On October 31, 2003, on the stipulation of the parties, the district court referred the case to this court. The United States now moves for summary judgment. The United States argues that I.R.C. ╖ 7421(a), often referred to as the "Anti-Injunction Act," prohibits Carroll's action for manda╜mus relief. The United States also argues that Carroll is not entitled to a quieting of title on her property under 28 U.S.C. ╖ 2410(a), and that she is not entitled to damages under I.R.C. ╖ 7433(e) because her 1988 and 1989 income tax liabilities were not discharged in her Chapter 7 bankruptcy case. Finally, the United States argues that pursuant to 11 U.S.C. ╖ 523(a)(1)(B)(i), Carroll's income tax debts are nondischargeable.
Summary judgment as set forth in Rule 56(c) 2 is proper if the pleadings, deposi╜tions, answers to interrogatories and ad╜missions on file, together with affidavits, if any, show that there is no genuine issue as to any material fact and that the moving party is entitled to judgment as a matter of law. Fed.R.Civ.P. 56(c); Celotex Corp. v. Catrett, 477 U.S. 317, 322, 106 S.Ct. 2548, 91 L.Ed.2d 265 (1986). An issue of material fact is genuine if it has a real basis in the record. Matsushita Elec. In╜dus. Co. v. Zenith Radio Corp., 475 U.S. 574, 587, 106 S.Ct. 1348, 89 L.Ed.2d 538 (1986). "A genuine issue of fact is materi╜al if it 'might affect the outcome of the suit under the governing law.' " Hartnagel v. Norman, 953 F.2d 394, 395 (8th Cir.1992) (quoting Anderson v. Liberty Lobby, Inc., 477 U.S. 242, 248, 106 S.Ct. 2505, 91 L.Ed.2d 202 (1986)). The court is required to view all evidence in the light most favor╜able to the nonmoving party and to give that party the benefit of all reasonable inferences to be drawn from the underly╜ing facts disclosed in the pleadings. Trnka v. Elanco Prod. Co., 709 F.2d 1223, 1225 (8th Cir.1983).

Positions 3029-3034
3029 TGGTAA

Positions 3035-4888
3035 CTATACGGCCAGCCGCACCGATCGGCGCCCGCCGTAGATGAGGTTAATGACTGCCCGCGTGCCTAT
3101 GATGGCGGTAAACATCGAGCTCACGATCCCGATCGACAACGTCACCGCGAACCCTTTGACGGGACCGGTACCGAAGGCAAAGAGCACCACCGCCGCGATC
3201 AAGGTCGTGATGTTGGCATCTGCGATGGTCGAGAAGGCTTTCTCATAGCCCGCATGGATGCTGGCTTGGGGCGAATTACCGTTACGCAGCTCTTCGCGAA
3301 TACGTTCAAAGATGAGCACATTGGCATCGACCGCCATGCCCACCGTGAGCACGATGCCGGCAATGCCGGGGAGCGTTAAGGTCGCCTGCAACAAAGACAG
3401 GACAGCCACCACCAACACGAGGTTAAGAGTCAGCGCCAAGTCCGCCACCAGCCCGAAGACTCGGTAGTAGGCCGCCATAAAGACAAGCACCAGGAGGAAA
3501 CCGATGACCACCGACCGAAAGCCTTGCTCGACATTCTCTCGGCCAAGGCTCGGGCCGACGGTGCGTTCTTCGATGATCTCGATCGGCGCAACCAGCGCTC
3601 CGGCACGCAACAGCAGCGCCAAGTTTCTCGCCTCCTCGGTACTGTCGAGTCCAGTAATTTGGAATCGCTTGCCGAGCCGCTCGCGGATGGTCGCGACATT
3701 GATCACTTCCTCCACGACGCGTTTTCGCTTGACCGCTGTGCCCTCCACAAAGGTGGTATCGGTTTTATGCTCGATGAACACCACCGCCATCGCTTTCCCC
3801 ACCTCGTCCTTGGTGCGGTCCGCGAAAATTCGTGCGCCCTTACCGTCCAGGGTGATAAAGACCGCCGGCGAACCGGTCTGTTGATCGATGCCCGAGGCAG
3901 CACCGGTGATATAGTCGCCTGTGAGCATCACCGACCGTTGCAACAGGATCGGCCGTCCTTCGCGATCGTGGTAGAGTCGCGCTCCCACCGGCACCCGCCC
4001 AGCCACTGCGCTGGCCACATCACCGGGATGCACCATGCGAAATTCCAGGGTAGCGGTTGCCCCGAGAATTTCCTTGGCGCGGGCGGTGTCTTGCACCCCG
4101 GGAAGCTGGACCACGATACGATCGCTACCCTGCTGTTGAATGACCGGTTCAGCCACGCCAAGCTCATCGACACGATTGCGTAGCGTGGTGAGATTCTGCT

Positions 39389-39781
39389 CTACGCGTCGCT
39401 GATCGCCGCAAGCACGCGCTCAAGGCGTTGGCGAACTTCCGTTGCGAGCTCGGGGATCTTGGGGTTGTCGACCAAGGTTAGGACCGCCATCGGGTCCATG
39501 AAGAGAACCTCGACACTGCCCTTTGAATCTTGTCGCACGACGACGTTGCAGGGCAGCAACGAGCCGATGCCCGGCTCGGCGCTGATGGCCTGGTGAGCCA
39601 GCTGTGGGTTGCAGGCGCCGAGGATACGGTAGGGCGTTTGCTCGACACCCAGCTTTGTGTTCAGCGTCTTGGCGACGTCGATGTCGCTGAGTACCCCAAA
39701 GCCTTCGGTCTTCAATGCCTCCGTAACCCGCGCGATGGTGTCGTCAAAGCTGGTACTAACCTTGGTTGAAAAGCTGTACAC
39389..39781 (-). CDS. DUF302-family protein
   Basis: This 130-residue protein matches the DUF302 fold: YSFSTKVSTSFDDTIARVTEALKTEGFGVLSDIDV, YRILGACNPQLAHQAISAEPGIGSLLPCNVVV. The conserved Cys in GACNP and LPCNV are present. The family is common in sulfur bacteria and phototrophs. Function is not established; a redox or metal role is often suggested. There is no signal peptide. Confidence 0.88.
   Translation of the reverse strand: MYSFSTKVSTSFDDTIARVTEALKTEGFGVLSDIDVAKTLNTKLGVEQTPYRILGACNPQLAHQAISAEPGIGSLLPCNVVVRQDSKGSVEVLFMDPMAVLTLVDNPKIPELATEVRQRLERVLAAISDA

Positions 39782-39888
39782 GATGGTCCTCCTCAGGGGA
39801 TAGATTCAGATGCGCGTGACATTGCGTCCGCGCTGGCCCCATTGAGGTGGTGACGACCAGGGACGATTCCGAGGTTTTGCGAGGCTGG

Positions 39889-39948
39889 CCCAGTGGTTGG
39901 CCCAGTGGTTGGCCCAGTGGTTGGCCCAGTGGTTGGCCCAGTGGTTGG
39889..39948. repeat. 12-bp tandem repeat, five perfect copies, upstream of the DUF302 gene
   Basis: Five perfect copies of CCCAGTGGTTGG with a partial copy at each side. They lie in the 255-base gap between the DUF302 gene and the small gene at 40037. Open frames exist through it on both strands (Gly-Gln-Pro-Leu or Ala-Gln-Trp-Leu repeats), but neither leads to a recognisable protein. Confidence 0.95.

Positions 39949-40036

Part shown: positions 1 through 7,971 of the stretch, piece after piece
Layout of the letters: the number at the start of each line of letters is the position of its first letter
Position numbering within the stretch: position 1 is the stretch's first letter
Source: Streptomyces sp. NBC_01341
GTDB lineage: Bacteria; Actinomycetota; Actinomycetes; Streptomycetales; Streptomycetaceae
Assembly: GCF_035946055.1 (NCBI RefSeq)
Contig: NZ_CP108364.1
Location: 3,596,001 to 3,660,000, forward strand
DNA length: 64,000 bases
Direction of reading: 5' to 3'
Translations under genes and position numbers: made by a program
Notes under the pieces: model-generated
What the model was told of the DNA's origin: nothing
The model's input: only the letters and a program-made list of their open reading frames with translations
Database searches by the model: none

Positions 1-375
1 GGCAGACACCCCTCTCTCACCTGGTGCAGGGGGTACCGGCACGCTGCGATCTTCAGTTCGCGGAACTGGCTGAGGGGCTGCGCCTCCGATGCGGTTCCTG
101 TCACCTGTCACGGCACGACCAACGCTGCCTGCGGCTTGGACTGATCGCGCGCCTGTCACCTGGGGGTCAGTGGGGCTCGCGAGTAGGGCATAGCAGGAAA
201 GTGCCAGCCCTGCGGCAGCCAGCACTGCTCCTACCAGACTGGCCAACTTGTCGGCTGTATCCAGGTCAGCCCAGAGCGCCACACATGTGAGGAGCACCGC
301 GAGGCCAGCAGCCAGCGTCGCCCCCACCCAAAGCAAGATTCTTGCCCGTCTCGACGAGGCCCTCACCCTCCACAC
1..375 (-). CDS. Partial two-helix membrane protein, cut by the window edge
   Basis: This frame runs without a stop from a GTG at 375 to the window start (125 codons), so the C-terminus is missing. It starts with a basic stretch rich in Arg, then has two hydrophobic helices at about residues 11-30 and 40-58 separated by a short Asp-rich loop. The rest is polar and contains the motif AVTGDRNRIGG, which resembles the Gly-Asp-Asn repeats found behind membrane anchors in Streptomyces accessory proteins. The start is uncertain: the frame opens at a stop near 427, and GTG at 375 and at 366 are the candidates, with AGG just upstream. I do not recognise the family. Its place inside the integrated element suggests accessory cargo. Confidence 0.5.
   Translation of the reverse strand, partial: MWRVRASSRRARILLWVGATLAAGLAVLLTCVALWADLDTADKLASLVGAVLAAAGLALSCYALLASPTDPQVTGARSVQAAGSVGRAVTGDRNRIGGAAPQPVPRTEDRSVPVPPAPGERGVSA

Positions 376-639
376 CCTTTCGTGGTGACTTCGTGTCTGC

2. Applicable here by Fed. R. Bank. P. 7056.
Burden of the Moving Party
Procedurally, the movant has the initial responsibility of informing the court of the basis for its motion and identifying those parts of the record which show a lack of genuine issue. Celotex Corp., 477 U.S. at 323, 106 S.Ct. 2548. The moving party must show the court that there is an ab╜sence of evidence to substantiate the non╜moving party's case. Id . at 325, 106 S.Ct. 2548. The movant discharges its burden by asserting that the record does not con╜tain a triable issue and identifying that part of the record which supports the mov╜ing party's assertion. City of Mt. Pleasant, Iowa v. Ass'n Elec. Coop., 838 F.2d 268, 273 (8th Cir.1988).
Burden of the Non-Moving Party
When the moving party has carried its burden under Rule 56(c), the burden of production shifts to the non-moving party, and it must do more than simply show there is some metaphysical doubt as to the material facts. Matsushita, 475 U.S. at 586, 106 S.Ct. 1348. The non-moving party must go beyond the pleadings and by its own affidavits, depositions, answers to in╜terrogatories, and admissions on file, es╜tablish that there are specific and genuine issues of material fact that warrant a trial. Celotex, 477 U.S. at 325, 106 S.Ct. 2548. The non-moving party must establish spe╜cific significant probative evidence sup╜porting its case. Johnson v. Enron Corp., 906 F.2d 1234, 1237 (8th Cir.1990). If the evidence presented is merely colorable or is not significantly probative, the non-mov╜ing party has not carried its burden and the court must grant summary judgment to the moving party. See Fed.R.Civ.P. 56(e).
DISCHARGEABILITY OF CARROLL'S TAX DEBTS